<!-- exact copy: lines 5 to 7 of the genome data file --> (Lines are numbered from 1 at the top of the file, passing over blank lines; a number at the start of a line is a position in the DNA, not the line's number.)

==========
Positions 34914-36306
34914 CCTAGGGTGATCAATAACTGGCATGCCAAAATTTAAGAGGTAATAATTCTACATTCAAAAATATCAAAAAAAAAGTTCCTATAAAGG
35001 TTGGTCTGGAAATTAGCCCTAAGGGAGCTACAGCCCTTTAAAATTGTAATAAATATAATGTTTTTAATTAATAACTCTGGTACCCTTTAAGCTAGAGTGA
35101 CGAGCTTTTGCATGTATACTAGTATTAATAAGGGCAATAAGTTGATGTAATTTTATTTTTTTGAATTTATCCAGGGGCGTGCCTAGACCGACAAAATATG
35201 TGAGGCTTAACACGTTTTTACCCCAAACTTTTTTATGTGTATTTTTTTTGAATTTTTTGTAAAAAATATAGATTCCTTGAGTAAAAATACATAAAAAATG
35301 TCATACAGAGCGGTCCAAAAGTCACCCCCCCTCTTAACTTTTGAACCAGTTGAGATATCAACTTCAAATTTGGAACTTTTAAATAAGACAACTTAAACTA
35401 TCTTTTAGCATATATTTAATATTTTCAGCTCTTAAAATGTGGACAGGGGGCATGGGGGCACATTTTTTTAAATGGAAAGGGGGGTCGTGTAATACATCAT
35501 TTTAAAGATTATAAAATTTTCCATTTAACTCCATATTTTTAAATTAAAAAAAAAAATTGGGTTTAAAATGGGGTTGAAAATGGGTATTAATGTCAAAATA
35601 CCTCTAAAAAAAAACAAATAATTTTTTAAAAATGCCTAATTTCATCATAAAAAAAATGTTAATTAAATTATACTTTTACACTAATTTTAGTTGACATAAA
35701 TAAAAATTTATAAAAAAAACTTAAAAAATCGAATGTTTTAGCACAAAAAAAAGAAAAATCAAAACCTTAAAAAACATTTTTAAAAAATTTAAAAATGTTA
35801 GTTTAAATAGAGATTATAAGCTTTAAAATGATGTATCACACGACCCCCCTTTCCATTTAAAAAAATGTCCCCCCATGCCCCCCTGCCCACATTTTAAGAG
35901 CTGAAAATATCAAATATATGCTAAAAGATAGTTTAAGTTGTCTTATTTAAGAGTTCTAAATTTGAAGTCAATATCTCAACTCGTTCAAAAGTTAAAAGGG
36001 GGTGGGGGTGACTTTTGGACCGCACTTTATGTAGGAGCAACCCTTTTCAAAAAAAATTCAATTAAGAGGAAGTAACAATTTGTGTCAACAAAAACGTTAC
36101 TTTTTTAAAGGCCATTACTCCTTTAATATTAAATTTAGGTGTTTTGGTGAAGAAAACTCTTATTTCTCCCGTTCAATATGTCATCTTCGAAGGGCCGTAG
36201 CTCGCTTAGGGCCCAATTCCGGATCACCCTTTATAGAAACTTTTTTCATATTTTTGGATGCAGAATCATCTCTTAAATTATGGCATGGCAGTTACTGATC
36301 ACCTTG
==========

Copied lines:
35201 TGAGGCTTAACACGTTTTTACCCCAAACTTTTTTATGTGTATTTTTTTTGAATTTTTTGTAAAAAATATAGATTCCTTGAGTAAAAATACATAAAAAATG
35301 TCATACAGAGCGGTCCAAAAGTCACCCCCCCTCTTAACTTTTGAACCAGTTGAGATATCAACTTCAAATTTGGAACTTTTAAATAAGACAACTTAAACTA
35401 TCTTTTAGCATATATTTAATATTTTCAGCTCTTAAAATGTGGACAGGGGGCATGGGGGCACATTTTTTTAAATGGAAAGGGGGGTCGTGTAATACATCAT